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Police clear Berlin squat, symbol of city’s radicalism

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Police cleared one of Berlin's few remaining squats on Friday, as a symbol of the German capital's free-spirited ideals faces the reality of soaring rents and gentrification.

Berlin mobilised hundreds of law enforcement officials to evict residents of the "Liebig34" site in Friedrichshain, a hip part of former East Berlin where property prices have risen sharply.

But far from the street battles feared by Berlin authorities, the evictions were relatively peaceful.

After the fall of the Berlin Wall, blocks of abandoned houses in the east of the capital were taken over by students, young people, artists and activists. Some of the squats were subsequently legalised as housing projects.

The self-described "anarchist-queer-feminist" building on the corner of Liebigstrasse, with a facade covered with graffiti and banners, has been offering shelter to about 40 women, trans and intersex people since 1999.

A bar and a self-managed cultural centre helped the collective to raise part of the money needed to pay the rent.

Far from the street battles feared by Berlin authorities  the evictions were relatively peaceful
Far from the street battles feared by Berlin authorities, the evictions were relatively peaceful
Tobias SCHWARZ, AFP

But investor Gijora Padovicz, who owns the building, decided in 2018 not to renew the lease for Liebig34.

Faced with the residents' refusal to leave their homes, he filed a lawsuit, which he won, culminating in Friday's eviction.

Police removed residents one by one from the four-storey building, an emblem of Berlin's fading "poor but sexy" image, the marketing slogan of the city's former mayor Klaus Wowereit.

Protesting against the police action, Anna Mai, whistle in hand on the edge of the police cordon, said Liebig34 was "a symbol of the diversity of this city which shouldn't only belong to the rich. Berlin is dying".

"It goes against human rights to throw people out on to the street in the middle of a pandemic, when they cannot pay their rent," Moritz Heusinger, lawyer for the Liebig34 collective, told AFP.

"They are becoming homeless."

Police cleared one of Berlin’s few remaining squats on Friday, as a symbol of the German capital’s free-spirited ideals faces the reality of soaring rents and gentrification.

Berlin mobilised hundreds of law enforcement officials to evict residents of the “Liebig34” site in Friedrichshain, a hip part of former East Berlin where property prices have risen sharply.

But far from the street battles feared by Berlin authorities, the evictions were relatively peaceful.

After the fall of the Berlin Wall, blocks of abandoned houses in the east of the capital were taken over by students, young people, artists and activists. Some of the squats were subsequently legalised as housing projects.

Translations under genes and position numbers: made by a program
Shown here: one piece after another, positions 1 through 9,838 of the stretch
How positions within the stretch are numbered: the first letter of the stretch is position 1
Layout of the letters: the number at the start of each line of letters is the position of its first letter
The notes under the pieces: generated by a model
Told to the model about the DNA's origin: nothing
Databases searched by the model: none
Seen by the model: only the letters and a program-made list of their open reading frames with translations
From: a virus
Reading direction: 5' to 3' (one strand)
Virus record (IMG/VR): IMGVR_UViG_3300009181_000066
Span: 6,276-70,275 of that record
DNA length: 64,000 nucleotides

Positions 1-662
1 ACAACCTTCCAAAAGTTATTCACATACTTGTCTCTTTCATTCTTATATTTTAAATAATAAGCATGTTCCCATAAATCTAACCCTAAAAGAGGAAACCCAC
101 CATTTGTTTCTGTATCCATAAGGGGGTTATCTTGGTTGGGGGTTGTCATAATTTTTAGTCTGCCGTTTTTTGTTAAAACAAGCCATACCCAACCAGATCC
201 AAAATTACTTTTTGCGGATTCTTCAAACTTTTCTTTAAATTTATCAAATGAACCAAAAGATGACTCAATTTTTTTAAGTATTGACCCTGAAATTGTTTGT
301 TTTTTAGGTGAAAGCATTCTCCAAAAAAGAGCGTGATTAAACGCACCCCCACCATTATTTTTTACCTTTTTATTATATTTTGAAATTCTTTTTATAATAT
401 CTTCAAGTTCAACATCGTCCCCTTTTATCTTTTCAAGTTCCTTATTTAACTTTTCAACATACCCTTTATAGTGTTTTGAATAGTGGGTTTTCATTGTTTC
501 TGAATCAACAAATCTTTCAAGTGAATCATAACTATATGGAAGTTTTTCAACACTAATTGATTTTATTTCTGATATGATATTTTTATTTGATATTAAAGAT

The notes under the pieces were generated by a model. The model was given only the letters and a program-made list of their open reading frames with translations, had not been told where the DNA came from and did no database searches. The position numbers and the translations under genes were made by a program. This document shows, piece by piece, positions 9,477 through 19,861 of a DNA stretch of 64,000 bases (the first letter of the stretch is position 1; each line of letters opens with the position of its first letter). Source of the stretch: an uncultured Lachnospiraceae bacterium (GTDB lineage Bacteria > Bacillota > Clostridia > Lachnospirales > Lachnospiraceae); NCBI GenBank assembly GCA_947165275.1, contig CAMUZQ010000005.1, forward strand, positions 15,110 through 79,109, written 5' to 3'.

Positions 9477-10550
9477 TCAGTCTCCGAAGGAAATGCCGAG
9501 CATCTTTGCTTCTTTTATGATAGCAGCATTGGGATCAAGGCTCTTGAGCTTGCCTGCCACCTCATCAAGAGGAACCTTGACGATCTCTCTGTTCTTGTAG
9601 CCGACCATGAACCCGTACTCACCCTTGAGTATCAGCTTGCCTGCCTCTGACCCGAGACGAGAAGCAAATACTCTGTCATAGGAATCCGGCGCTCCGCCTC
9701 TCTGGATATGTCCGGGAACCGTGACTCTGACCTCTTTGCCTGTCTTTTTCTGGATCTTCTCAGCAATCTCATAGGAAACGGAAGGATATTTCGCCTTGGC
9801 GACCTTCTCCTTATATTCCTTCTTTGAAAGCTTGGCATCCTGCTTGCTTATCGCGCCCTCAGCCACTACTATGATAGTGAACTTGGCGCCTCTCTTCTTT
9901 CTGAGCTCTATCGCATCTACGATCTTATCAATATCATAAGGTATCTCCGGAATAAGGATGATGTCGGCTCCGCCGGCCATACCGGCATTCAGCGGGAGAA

The self-described “anarchist-queer-feminist” building on the corner of Liebigstrasse, with a facade covered with graffiti and banners, has been offering shelter to about 40 women, trans and intersex people since 1999.

A bar and a self-managed cultural centre helped the collective to raise part of the money needed to pay the rent.

Far from the street battles feared by Berlin authorities  the evictions were relatively peaceful

Far from the street battles feared by Berlin authorities, the evictions were relatively peaceful
Tobias SCHWARZ, AFP

But investor Gijora Padovicz, who owns the building, decided in 2018 not to renew the lease for Liebig34.

Faced with the residents’ refusal to leave their homes, he filed a lawsuit, which he won, culminating in Friday’s eviction.

Police removed residents one by one from the four-storey building, an emblem of Berlin’s fading “poor but sexy” image, the marketing slogan of the city’s former mayor Klaus Wowereit.

Protesting against the police action, Anna Mai, whistle in hand on the edge of the police cordon, said Liebig34 was “a symbol of the diversity of this city which shouldn’t only belong to the rich. Berlin is dying”.

“It goes against human rights to throw people out on to the street in the middle of a pandemic, when they cannot pay their rent,” Moritz Heusinger, lawyer for the Liebig34 collective, told AFP.

“They are becoming homeless.”

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With 2,400 staff representing 100 different nationalities, AFP covers the world as a leading global news agency. AFP provides fast, comprehensive and verified coverage of the issues affecting our daily lives.

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